Boys & Girls Clubs of Boston Locations

CHARLESTOWN

Charlestown Club

Keane Children’s Center

Ansin Youth Center

CHELSEA

Gerald and Darlene Jordan Club

Kraft Family Youth Center

* Community Learning Center

DORCHESTER

Blue Hill Club

George Robert White

Youth Development Center

King Middle School*

MATTAPAN

Mattahunt Elementary School*

The campaign for boys & girls clubs of bosTon 5

ROSLINDALE

Bates Elementary School*

(through June 2007)

ROXBURY

Yawkey Club of Roxbury

Dearborn Middle School*

SOUTH BOSTON

South Boston Club

Condon Elementary School

CITYWIDE

Youth Service Providers

Network (YSPN)

BGCB Social Workers serving

in police districts and citywide

units in Boston

Camp Harbor View

Operated by BGCB

(summer 2007)


6|7 The campaign for boys & girls clubs of bosTon

55% of

members

live in a single-parent household, and 7%

live with an adult other than a parent.

“I just turned 18, and I have been coming to the Club since I was 8 years old. I found out about the

Club through my aunt − I lived with her and my grandmother because both of my parents were

involved with drugs.

“The Club is my home away from home. I can relax here if things are stressful at home. If there’s a problem,

and I’m going through a bad time, I can talk to Kate, the Club’s teen director, and she calms me down and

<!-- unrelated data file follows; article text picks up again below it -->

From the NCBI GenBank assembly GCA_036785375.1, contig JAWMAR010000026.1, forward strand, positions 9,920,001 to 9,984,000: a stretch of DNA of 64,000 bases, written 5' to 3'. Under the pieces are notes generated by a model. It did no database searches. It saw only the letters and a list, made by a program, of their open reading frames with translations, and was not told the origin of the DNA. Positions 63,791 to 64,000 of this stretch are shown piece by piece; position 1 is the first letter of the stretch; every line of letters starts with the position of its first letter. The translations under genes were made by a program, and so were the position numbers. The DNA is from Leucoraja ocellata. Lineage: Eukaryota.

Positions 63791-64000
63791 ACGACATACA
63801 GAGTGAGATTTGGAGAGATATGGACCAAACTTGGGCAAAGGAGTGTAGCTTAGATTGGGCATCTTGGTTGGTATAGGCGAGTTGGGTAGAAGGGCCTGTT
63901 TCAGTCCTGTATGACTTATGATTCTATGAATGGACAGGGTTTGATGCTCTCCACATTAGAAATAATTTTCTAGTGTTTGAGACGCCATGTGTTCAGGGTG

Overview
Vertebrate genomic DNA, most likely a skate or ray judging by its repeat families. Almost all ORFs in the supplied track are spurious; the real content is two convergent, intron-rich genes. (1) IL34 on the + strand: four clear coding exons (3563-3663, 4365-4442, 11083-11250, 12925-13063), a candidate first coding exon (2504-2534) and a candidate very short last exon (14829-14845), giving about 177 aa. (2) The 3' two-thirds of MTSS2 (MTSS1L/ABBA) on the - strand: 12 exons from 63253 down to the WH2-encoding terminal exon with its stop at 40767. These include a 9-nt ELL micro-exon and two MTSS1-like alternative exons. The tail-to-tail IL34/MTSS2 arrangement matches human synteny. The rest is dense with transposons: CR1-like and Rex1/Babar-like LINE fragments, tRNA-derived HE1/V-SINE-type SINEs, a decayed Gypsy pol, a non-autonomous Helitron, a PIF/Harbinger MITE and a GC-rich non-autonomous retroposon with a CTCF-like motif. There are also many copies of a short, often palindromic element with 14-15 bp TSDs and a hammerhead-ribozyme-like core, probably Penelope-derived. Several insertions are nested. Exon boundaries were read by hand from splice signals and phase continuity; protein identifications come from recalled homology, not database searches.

gives me advice.

“I hope to go to the University of Hartford in the fall to study to be an entrepreneur. I want to own my

own business someday, maybe a bakery. I know I would have gone to college no matter what, but I

wouldn’t have applied as early as I did, and may not have gotten in. The Club pushed us all to apply

to college. Each Club member had to apply to at least one school or the staff wouldn’t leave them alone!

“The most important thing about the Club, to me, is that it’s a place where we can get off the streets.

The Club was a safety net for me because I always had a place to go. I could be in the gym or use the

computers, so I never had time to get bored, which is when you get into trouble. Kids here who don’t

go to the Club drink and do drugs, especially the little kids, 12 or 13 years old. They won’t do stuff like